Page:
A. Dual Rank ADC Architecture
Currently, most CMOS image sensors include an array of pixels, thousands of ADCs and logic circuits organized in a column-parallel structure. As shown in Figure 2(a), through-silicon vias (TSVs) located outside the pixel array connect the pixel columns to the ADC in a highly parallel fashion. In the first stacked CMOS image sensor introduced in 2013, the analog and digital parts of the column ADC were split into top and bottom chips, respectively, as shown in Figure 2(b). In 2015, a dual-column ADC architecture was proposed and achieved a frame rate of 120 fps at 16M pixels, where the column ADC was completely moved to the bottom chip, as shown in Figure 2(c). The sensor chip is fabricated using a 90nm sensor custom process for photodiodes, using only NMOS logic. The logic chips are fabricated using a standard 65-nanometer CMOS process. Since the column ADC can be implemented independently of the sensor chip, the ADC can be highly integrated. In addition to increasing the frame rate, redundant parallel ADCs are used to reduce noise by averaging multiple analog-to-digital (AD) conversions, as shown in Figure 3. The output of one pixel is distributed to two ADCs simultaneously, and the two digital outputs are summed to reproduce the image frame. The timing phases of the two ADCs are slightly different to achieve noise reduction by reducing the correlation between their noisy signals.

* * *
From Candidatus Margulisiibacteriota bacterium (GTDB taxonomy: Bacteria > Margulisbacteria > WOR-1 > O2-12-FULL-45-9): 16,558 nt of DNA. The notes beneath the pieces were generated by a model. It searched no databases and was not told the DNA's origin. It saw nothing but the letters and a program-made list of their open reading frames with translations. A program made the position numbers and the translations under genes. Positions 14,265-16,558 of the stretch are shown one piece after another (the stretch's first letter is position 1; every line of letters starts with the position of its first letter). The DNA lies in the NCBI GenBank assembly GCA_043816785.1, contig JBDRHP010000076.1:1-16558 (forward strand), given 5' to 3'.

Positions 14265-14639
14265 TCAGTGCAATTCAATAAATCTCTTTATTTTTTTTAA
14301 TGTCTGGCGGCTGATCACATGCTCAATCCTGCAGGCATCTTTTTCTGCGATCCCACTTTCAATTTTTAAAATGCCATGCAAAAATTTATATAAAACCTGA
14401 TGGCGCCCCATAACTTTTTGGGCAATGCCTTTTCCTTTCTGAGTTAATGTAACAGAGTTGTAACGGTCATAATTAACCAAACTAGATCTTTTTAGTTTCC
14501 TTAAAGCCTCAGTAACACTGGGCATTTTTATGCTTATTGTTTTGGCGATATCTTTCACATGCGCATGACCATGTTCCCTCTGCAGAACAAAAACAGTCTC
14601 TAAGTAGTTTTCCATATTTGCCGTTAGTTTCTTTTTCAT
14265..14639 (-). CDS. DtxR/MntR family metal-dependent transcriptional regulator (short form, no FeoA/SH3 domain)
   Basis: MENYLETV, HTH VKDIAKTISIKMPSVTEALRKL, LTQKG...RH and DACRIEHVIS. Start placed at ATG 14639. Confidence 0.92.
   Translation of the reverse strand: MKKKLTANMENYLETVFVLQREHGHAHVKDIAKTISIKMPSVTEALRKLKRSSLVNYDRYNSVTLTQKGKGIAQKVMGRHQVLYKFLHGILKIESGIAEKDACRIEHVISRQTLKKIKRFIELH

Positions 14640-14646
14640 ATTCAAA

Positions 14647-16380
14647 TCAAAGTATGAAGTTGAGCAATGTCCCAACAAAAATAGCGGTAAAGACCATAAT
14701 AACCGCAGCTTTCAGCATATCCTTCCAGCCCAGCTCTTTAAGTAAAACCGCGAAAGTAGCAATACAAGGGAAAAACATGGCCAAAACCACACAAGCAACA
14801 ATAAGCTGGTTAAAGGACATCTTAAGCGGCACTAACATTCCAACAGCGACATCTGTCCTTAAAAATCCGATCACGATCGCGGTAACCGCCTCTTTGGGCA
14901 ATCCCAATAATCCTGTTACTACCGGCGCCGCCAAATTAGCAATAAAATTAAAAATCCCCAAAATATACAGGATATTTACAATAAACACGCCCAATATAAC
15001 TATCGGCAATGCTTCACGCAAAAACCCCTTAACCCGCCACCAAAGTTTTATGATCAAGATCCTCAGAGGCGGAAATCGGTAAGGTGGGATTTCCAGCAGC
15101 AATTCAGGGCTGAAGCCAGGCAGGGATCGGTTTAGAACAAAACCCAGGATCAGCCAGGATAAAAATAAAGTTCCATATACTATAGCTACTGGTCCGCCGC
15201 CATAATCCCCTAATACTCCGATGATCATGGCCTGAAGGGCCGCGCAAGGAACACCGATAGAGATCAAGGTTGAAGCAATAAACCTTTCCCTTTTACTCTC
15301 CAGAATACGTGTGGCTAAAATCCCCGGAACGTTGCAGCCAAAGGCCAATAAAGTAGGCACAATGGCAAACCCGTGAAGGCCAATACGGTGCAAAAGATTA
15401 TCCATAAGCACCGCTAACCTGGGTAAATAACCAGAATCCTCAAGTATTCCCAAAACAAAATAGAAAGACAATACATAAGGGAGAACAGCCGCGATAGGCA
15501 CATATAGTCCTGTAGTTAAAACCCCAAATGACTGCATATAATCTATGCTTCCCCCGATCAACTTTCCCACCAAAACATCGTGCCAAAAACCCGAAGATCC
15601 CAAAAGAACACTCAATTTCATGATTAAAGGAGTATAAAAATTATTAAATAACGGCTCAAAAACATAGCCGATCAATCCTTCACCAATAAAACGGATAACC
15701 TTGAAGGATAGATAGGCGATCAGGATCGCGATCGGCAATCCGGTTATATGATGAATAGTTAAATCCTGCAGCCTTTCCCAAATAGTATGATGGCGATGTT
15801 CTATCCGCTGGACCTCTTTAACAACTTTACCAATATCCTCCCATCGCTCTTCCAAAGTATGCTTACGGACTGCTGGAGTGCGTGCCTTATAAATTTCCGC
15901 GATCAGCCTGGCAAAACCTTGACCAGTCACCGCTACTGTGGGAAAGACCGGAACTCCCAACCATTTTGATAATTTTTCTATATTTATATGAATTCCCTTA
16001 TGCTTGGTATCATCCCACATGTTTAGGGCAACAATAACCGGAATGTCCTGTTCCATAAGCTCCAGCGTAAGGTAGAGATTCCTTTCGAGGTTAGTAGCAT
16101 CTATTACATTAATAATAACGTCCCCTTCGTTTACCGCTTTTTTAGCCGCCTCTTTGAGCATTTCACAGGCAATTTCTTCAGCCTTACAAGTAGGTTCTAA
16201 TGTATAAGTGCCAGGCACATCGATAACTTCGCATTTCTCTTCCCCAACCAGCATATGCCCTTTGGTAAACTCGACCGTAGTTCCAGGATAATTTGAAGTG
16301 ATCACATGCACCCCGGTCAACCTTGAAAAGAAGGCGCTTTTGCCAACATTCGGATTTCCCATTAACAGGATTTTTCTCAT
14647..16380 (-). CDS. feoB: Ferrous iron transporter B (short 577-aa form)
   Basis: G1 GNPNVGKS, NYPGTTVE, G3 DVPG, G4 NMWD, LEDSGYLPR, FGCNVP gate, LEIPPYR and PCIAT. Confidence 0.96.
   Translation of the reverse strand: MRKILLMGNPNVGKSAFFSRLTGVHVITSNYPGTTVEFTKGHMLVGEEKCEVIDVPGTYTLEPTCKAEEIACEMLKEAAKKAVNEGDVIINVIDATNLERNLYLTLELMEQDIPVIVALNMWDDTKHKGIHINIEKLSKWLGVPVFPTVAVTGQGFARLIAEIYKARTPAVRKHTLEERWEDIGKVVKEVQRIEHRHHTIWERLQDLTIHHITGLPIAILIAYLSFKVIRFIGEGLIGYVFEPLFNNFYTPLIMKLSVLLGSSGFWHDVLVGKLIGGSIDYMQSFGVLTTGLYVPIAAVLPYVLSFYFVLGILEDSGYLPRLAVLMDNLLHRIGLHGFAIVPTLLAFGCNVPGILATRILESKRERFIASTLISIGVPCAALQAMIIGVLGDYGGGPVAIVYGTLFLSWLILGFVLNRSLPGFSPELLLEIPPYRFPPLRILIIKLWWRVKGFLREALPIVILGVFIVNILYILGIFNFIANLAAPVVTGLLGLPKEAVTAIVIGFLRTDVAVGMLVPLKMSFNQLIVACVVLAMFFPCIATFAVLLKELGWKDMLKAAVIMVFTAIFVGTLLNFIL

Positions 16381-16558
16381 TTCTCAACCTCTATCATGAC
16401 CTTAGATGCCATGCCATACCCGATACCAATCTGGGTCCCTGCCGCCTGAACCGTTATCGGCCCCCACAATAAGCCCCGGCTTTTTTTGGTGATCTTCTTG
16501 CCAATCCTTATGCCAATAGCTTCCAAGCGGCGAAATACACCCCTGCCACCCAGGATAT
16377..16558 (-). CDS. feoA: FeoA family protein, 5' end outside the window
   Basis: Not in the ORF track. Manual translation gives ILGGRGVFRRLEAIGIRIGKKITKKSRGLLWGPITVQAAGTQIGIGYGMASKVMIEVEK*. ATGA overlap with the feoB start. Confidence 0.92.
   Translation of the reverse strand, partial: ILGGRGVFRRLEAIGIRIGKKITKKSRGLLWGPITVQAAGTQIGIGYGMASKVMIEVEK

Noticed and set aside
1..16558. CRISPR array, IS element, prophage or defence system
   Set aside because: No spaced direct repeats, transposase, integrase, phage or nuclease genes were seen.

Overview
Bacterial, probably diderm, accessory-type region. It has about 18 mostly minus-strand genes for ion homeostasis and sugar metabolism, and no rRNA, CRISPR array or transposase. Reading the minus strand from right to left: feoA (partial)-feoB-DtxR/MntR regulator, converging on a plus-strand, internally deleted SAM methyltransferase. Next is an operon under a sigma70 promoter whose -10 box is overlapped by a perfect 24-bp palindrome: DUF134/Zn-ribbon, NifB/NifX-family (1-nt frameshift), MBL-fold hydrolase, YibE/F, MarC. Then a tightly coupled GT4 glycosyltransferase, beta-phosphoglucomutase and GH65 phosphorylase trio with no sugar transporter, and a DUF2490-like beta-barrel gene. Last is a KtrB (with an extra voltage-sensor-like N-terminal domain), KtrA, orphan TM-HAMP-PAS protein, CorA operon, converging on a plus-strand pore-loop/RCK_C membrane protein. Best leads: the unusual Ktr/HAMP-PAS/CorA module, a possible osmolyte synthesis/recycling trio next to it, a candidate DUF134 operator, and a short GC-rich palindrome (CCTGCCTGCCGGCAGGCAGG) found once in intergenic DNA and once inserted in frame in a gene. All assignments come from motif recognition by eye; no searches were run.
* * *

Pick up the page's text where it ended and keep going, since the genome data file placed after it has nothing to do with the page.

Figure 2. Implementation of a stacked CMOS image sensor. (a) TSV connection between photodiode and logic circuit. (b) The first stacked CMOS image sensor. (c) Dual-rank ADC architecture.
Figure 3. Simplified block diagram (left) and improved noise characteristics (right) of a dual-rank ADC architecture.